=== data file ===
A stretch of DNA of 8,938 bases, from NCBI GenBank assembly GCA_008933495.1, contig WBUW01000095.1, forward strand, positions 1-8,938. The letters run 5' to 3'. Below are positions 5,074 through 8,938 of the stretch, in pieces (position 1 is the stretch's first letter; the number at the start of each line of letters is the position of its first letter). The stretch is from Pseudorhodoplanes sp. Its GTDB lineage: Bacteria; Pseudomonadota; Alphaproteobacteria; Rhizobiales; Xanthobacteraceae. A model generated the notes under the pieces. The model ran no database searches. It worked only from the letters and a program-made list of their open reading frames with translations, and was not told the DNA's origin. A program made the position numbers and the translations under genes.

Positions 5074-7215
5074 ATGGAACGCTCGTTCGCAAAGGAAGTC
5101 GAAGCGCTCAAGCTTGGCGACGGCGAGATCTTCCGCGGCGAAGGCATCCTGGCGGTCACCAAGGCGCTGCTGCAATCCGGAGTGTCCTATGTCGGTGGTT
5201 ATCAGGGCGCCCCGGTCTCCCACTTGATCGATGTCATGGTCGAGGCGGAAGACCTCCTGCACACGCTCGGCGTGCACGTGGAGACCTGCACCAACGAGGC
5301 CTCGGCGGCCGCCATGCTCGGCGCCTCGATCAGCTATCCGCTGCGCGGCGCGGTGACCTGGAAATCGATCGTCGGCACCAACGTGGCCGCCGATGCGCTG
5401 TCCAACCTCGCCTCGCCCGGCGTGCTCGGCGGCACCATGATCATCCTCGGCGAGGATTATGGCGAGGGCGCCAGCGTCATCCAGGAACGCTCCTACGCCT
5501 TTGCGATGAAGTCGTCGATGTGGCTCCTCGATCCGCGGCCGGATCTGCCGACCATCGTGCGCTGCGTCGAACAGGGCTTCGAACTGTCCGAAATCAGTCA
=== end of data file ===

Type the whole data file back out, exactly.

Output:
A stretch of DNA of 8,938 bases, from NCBI GenBank assembly GCA_008933495.1, contig WBUW01000095.1, forward strand, positions 1-8,938. The letters run 5' to 3'. Below are positions 5,074 through 8,938 of the stretch, in pieces (position 1 is the stretch's first letter; the number at the start of each line of letters is the position of its first letter). The stretch is from Pseudorhodoplanes sp. Its GTDB lineage: Bacteria; Pseudomonadota; Alphaproteobacteria; Rhizobiales; Xanthobacteraceae. A model generated the notes under the pieces. The model ran no database searches. It worked only from the letters and a program-made list of their open reading frames with translations, and was not told the DNA's origin. A program made the position numbers and the translations under genes.

Positions 5074-7215
5074 ATGGAACGCTCGTTCGCAAAGGAAGTC
5101 GAAGCGCTCAAGCTTGGCGACGGCGAGATCTTCCGCGGCGAAGGCATCCTGGCGGTCACCAAGGCGCTGCTGCAATCCGGAGTGTCCTATGTCGGTGGTT
5201 ATCAGGGCGCCCCGGTCTCCCACTTGATCGATGTCATGGTCGAGGCGGAAGACCTCCTGCACACGCTCGGCGTGCACGTGGAGACCTGCACCAACGAGGC
5301 CTCGGCGGCCGCCATGCTCGGCGCCTCGATCAGCTATCCGCTGCGCGGCGCGGTGACCTGGAAATCGATCGTCGGCACCAACGTGGCCGCCGATGCGCTG
5401 TCCAACCTCGCCTCGCCCGGCGTGCTCGGCGGCACCATGATCATCCTCGGCGAGGATTATGGCGAGGGCGCCAGCGTCATCCAGGAACGCTCCTACGCCT
5501 TTGCGATGAAGTCGTCGATGTGGCTCCTCGATCCGCGGCCGGATCTGCCGACCATCGTGCGCTGCGTCGAACAGGGCTTCGAACTGTCCGAAATCAGTCA